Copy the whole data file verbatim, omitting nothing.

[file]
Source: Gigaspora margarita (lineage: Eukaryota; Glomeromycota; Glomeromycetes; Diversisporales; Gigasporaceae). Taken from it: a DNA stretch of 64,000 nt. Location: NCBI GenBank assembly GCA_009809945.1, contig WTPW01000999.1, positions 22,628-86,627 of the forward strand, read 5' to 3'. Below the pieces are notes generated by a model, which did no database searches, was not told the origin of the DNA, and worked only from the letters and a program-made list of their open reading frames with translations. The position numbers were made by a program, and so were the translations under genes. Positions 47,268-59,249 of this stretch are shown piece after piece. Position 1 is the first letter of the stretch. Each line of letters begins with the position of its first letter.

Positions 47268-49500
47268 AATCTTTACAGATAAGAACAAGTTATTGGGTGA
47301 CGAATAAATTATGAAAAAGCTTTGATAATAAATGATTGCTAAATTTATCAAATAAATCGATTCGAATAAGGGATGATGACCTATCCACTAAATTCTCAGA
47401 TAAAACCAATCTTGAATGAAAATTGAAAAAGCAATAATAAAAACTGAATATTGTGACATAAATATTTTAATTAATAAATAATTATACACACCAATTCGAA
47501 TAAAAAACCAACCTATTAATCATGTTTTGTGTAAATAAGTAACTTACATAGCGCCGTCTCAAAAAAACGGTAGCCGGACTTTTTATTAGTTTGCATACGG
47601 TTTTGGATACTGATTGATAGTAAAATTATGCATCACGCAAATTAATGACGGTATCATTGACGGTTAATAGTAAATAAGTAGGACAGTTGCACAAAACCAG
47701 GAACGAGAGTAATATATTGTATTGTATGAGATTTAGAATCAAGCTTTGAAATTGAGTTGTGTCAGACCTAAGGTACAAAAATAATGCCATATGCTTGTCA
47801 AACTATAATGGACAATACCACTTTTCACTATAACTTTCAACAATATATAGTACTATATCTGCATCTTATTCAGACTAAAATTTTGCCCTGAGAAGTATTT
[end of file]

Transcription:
Source: Gigaspora margarita (lineage: Eukaryota; Glomeromycota; Glomeromycetes; Diversisporales; Gigasporaceae). Taken from it: a DNA stretch of 64,000 nt. Location: NCBI GenBank assembly GCA_009809945.1, contig WTPW01000999.1, positions 22,628-86,627 of the forward strand, read 5' to 3'. Below the pieces are notes generated by a model, which did no database searches, was not told the origin of the DNA, and worked only from the letters and a program-made list of their open reading frames with translations. The position numbers were made by a program, and so were the translations under genes. Positions 47,268-59,249 of this stretch are shown piece after piece. Position 1 is the first letter of the stretch. Each line of letters begins with the position of its first letter.

Positions 47268-49500
47268 AATCTTTACAGATAAGAACAAGTTATTGGGTGA
47301 CGAATAAATTATGAAAAAGCTTTGATAATAAATGATTGCTAAATTTATCAAATAAATCGATTCGAATAAGGGATGATGACCTATCCACTAAATTCTCAGA
47401 TAAAACCAATCTTGAATGAAAATTGAAAAAGCAATAATAAAAACTGAATATTGTGACATAAATATTTTAATTAATAAATAATTATACACACCAATTCGAA
47501 TAAAAAACCAACCTATTAATCATGTTTTGTGTAAATAAGTAACTTACATAGCGCCGTCTCAAAAAAACGGTAGCCGGACTTTTTATTAGTTTGCATACGG
47601 TTTTGGATACTGATTGATAGTAAAATTATGCATCACGCAAATTAATGACGGTATCATTGACGGTTAATAGTAAATAAGTAGGACAGTTGCACAAAACCAG
47701 GAACGAGAGTAATATATTGTATTGTATGAGATTTAGAATCAAGCTTTGAAATTGAGTTGTGTCAGACCTAAGGTACAAAAATAATGCCATATGCTTGTCA
47801 AACTATAATGGACAATACCACTTTTCACTATAACTTTCAACAATATATAGTACTATATCTGCATCTTATTCAGACTAAAATTTTGCCCTGAGAAGTATTT